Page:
Tuesday, August 30, 2011
Laughing and screaming through the summer storm, as thunder rumbles around us and rain starts to pelt us, we tumble toward to our red VW microbus. A mass of rubber boots, rain ponchos, shorts and tan little bodies all pile into the side door of the bus. Before anyone is in their seat….or for that matter…before even the door is closed…we are traveling to the front beach to better experience the storm moving over Cape Cod. This was my mother’s reaction to storms—“Let’s get closer so we can see it better and really feel the thunder in our chests!”
My grandmother, on the other hand, was home at the beach house hiding in a back bedroom with the curtains drawn and the lights out and jumping in fear with every thunder bolt or flash of lightening.
I asked my grandmother once, why was it that she was so scared of storms whereas her daughter loved them. She said that her mother was deathly afraid of storms and she passed that trait on to my grandmother when she was little.
My grandmother said she was determined not to do the same to my mother—she wanted my mother to be strong and fearless. My grandmother realized she would have to pretend not to be afraid of anything. So all through my mother’s childhood, my very fearful little grandmother would bravely sit quietly through storms, swim with my mother in the cold and rough Marblehead waves and keep her eyes open on scary amusement park rides.
My grandmother said with pride—“and see your mother is not afraid of anything. She won swimming championships, she traveled to NYC and started a new life by herself and now she runs toward the storms. That is what I always wanted for my daughter—to be brave and strong. “
So as I watch The Beast running towards her future with a wild abandon that excites and frightens me—I want to grasp her hand like when she was little crossing a busy street, but instead--I smile calmly. I take a deep breath and try my best to convince her I am not scared because I too want my daughter to brave and strong.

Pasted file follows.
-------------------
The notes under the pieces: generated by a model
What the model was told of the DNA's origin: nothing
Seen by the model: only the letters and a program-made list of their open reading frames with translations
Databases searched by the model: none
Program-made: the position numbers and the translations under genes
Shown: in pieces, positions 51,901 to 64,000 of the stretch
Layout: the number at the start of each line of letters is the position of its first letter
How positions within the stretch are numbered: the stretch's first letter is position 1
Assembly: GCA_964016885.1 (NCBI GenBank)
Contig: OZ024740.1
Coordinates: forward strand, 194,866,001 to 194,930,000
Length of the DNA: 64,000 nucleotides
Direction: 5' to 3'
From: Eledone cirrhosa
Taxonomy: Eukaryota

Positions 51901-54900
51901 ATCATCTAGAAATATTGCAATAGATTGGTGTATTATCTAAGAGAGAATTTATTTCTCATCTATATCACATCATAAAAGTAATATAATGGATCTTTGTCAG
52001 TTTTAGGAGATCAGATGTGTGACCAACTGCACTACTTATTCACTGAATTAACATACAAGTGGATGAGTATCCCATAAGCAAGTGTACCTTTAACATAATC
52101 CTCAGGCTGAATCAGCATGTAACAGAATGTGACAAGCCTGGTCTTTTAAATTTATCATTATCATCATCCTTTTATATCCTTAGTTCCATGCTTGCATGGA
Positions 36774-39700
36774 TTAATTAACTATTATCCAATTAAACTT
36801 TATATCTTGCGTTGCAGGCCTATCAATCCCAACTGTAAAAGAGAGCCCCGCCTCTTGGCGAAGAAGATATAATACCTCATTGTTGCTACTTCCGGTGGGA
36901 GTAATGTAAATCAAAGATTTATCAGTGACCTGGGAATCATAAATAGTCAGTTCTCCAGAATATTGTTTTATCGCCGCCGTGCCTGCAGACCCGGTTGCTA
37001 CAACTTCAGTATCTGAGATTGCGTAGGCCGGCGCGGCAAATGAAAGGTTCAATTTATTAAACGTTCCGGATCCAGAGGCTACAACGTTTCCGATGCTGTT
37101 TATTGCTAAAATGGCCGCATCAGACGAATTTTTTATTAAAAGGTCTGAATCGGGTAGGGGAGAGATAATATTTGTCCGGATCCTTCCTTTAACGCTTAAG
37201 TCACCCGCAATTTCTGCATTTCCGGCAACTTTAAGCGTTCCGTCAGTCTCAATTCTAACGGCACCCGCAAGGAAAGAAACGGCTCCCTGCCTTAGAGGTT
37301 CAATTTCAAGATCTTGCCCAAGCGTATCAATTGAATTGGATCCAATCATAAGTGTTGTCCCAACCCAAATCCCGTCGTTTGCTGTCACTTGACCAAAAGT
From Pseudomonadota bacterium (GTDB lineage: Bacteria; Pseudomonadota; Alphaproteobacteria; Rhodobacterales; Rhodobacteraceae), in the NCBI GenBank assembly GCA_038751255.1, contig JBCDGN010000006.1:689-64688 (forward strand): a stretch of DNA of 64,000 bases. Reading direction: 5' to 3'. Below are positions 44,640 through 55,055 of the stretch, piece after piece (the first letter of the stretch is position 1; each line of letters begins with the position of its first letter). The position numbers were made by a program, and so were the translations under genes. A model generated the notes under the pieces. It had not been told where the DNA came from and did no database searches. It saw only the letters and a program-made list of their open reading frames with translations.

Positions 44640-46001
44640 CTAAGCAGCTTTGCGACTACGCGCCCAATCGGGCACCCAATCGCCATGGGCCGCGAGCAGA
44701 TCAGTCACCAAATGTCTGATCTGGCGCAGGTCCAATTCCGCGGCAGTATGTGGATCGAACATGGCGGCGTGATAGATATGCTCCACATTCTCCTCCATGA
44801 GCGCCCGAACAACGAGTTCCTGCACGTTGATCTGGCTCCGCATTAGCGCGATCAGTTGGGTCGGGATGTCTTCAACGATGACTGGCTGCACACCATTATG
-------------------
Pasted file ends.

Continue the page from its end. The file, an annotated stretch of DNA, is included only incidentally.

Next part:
Saturday, August 13, 2011
I tell my child all the time--"It is not that I don’t trust you or that I feel you lack common sense…you just have no idea HOW incredibly morbid by imagination is—please call when you get to where you are going"
The Beast, unlike her mother, thinks the best of everyone. I am sure she has Beethoven’s 9th symphony cheerfully playing in the background of her psyche at all times, while I have the 5th symphony as the sound track of my life—that of death approaching me and all my loved ones…
At the subway turnstiles I steel myself …”I love you. Remember to stop and think if you are unsure. Never be too polite to tell some creepy guy “NO!” and I mean LOUD. Remember “NO!”…no other word is needed—everyone knows what it means and people will help….but you will be fine. I will be the one to worry—remember…PLEASE CALL WHEN YOU GET THERE.”
She takes her Metro Card out and like a pro slides it through the turnstile and turns briefly to me with a smile to tell me to be brave. She is off—without a concern. She knows where she is going—she has the inspirational Ode To Joy theme song playing in her head as she bounces down the subway stairs and off to SoHo and her new life as a teen writer.
It is so hard to let go—and to balance my clawing fear against the knowledge that independence is something to be encouraged—hanging with city kids in niche bookstores, eating exotic food from hipster food trucks, daydreaming in cool designer boutiques….
It is the beginning of an adult life, of life that is widening beyond…sniff…us
She arrived back at my office after her solo subway travels. She had a glow of success radiating from her. The office IT guy comes up and says, “You know, city kids ride the subway all the time by themselves. It is not a big deal.”
She looked him up and down and said “No! It is a big deal for me and I am proud. You cannot take that away from me.”
Hearing the word NO—my co-worker Debbie, like all good New Yorkers, comes over to assist—“You tell him girl!” she cheered.
And that is what we give our kids when we let them go—we are giving them a confidence and a pride that no one can take away from them.